Staples Inc on Wednesday posted a 14 percent fall in quarterly profit that missed Wall Street estimates as customers put off purchases of business machines and furniture, and said it would not give an outlook for 2009 because of the uncertain economy.

Despite the difficult environment, we continue to believe that Staples has significant opportunity to drive better-than-expected acquisition synergies, which should drive upside over time, Sanford Bernstein analyst Colin McGranahan said in a research note.

Additionally, Staples' operational results continue to outperform its peers and we believe that the company is well positioned to ride out a long, deep contraction in the economy, he added.

For the quarter that ended January 31, the world's largest office products retailer posted net income of $286.0 million, or 40 cents a share, compared with $333.2 million, or 47 cents a share, a year earlier.

The results included special items such as charges of 4 cents a share tied to the Corporate Express purchase and a noncash adjustment of 8 cents a share tied to tax planning. Excluding items, earnings came to 36 cents a share.

Revenue rose 16 percent to $6.17 billion. Excluding sales from Corporate Express, revenue fell 14 percent in the quarter. The company said customer delays in purchases of computers, business machines and furniture was a big hit to sales.

Analysts were expecting the company to earn 42 cents a share, before special items, on revenue of $6.79 billion, according to Reuters Estimates.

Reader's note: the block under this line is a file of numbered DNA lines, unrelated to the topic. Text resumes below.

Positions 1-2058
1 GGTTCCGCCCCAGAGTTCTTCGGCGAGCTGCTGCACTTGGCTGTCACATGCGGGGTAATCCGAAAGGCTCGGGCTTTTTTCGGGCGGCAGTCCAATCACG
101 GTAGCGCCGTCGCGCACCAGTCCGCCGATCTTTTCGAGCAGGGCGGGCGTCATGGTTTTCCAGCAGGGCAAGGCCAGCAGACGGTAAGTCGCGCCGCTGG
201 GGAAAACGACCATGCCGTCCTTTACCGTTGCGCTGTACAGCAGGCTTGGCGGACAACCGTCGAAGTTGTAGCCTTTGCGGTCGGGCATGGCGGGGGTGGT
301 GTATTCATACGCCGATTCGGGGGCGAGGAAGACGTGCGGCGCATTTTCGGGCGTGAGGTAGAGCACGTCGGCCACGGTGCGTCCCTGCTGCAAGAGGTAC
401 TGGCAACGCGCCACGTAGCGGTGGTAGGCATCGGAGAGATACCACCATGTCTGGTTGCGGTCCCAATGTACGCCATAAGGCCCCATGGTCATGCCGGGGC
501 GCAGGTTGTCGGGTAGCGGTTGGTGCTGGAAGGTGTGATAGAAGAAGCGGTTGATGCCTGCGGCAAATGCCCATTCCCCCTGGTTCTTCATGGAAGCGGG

North American retail sales fell 14 percent to $2.4 billion as sales at existing stores fell 13 percent, reflecting declines in average order size and weakness in durable goods.

During a conference call, the company noted some improvement in same-store sales trends but said sales remained down.

International sales rose 62 percent, including Corporate Express, but were down 24 percent without it.

Office supply retailers have seen small-business customers cut spending because of the recession and rising unemployment and have cut back store growth and capital spending.

Rival Office Depot is closing more than 100 stores in North America. Staples said on Wednesday that it has reduced headcount, put store remodel plans on hold and taken other cost-cutting steps.

Staples said it plans to open 55 stores in the United States and Canada this year, down from 75 stores it forecast in December.

Staples' shares slipped about 9 cents to $15.65 in morning Nasdaq trading.

(Reporting by Karen Jacobs in Atlanta and Nivedita Bhattacharjee in Bangalore; Editing by Maureen Bavdek)